Senators strike deal on DACA and immigration, but its fate remains unclear

U.S. President Trump speaks about mass shooting at Florida high school during national address from the White House in Washington

The White House said Thursday it would advise President Donald Trump to veto a bipartisan immigration plan, heaping pressure on the US Senate as it seeks a deal that protects young immigrants from deportation.

The Trump administration is denouncing a bipartisan immigration deal in the Senate, saying it will "create a mass amnesty for over 10 million illegal aliens, including criminals". That plan would also provide the $25 billion Trump wants for a border wall.

DHS called the bipartisan proposal an "egregious violation" of what the President has wanted. He also wants to end the heavy use of family-based visa programs. The issue of ending the program is what sparked Trump's expletive-ridden tirade in a January Oval Office meeting with lawmakers.

Let's start with an elementary reality check: Any immigration bill pertaining to the looming DACA deadline can only become law if it accomplishes three things: (1) Attract 60 Senate votes, (2) attract a simple majority of votes in the House, and (3) avoid a presidential veto.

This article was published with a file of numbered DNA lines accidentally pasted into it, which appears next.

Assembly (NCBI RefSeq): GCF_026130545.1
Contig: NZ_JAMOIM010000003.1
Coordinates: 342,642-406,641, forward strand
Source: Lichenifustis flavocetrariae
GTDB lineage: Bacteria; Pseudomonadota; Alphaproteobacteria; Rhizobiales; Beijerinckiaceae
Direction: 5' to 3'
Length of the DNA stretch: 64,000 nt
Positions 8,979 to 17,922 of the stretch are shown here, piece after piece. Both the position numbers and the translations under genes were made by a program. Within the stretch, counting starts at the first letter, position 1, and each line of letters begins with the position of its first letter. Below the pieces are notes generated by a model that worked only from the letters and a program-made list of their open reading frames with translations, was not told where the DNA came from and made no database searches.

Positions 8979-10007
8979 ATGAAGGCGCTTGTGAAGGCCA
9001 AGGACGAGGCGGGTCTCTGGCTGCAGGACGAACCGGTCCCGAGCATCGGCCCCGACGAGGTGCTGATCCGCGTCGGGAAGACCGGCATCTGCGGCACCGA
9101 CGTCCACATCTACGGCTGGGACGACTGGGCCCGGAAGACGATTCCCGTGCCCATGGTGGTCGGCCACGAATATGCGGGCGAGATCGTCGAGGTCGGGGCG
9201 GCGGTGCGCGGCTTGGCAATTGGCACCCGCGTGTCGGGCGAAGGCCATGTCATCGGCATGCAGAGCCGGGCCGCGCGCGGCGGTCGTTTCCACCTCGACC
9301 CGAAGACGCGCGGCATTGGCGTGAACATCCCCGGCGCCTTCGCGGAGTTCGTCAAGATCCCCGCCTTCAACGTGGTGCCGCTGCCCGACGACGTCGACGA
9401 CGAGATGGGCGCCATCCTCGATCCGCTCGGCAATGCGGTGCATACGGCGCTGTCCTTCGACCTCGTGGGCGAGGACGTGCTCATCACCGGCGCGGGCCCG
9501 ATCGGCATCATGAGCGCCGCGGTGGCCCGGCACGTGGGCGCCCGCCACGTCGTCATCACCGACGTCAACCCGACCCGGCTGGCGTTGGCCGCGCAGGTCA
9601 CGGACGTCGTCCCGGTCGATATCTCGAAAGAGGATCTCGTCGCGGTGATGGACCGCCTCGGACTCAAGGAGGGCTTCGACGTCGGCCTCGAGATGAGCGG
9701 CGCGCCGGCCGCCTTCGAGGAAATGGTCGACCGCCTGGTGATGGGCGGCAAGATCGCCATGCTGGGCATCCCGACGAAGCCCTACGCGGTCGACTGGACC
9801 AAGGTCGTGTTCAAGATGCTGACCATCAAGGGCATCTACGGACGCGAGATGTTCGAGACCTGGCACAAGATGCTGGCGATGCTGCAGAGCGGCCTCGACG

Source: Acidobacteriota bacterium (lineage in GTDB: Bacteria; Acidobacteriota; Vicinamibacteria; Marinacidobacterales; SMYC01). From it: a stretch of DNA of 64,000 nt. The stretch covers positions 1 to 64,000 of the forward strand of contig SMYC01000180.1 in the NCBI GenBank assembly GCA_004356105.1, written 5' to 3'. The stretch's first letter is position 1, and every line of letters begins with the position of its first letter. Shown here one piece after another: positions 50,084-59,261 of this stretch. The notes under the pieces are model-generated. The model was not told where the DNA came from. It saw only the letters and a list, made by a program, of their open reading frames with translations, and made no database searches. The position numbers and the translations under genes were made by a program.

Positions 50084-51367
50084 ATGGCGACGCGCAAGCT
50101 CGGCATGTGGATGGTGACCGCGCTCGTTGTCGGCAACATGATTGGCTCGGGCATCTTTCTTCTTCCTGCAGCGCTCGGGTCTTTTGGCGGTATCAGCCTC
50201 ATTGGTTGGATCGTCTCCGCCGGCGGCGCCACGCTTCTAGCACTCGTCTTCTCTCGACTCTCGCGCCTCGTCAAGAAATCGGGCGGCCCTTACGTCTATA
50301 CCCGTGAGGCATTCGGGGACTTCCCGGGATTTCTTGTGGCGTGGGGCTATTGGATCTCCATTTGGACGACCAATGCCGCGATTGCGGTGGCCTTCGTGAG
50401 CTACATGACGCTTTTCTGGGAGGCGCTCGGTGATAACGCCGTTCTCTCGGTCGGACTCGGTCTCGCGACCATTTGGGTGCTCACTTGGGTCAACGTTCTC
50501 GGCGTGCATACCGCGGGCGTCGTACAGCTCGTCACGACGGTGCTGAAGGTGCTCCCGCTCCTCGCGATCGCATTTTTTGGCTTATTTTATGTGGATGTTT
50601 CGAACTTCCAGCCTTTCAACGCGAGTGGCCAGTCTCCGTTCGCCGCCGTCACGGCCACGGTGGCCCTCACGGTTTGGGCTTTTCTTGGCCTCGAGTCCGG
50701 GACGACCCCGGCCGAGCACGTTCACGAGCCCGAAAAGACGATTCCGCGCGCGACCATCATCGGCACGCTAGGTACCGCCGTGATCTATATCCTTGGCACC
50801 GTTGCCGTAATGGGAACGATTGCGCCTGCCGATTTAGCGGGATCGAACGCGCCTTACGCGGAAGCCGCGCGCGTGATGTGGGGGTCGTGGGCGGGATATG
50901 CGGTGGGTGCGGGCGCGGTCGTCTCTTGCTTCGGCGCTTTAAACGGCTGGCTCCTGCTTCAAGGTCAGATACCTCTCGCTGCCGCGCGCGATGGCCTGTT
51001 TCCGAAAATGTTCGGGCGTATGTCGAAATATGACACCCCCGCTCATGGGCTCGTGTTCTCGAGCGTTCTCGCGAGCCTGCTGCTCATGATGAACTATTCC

In a hardball tactic, Senate Majority Leader Mitch McConnell decided a vote on the GOP plan would come last.

"It's a step in the right direction", Rounds said.

Democrats argued that sweeping alterations of America's immigration system be considered separately from legislation addressing the plight of beneficiaries of Deferred Action for Childhood Arrivals, sometimes called Dreamers. It would require the Department of Homeland Security to provide detailed plans on how to use that money and prove that it was securing the border.

The bipartisan compromise was announced Wednesday by 16 senators with centrist views on immigration and was winning support from many Democrats, but it faced an uncertain fate.

Trump cited the DHS statement in a tweet Thursday referring to the bill as a "total catastrophe".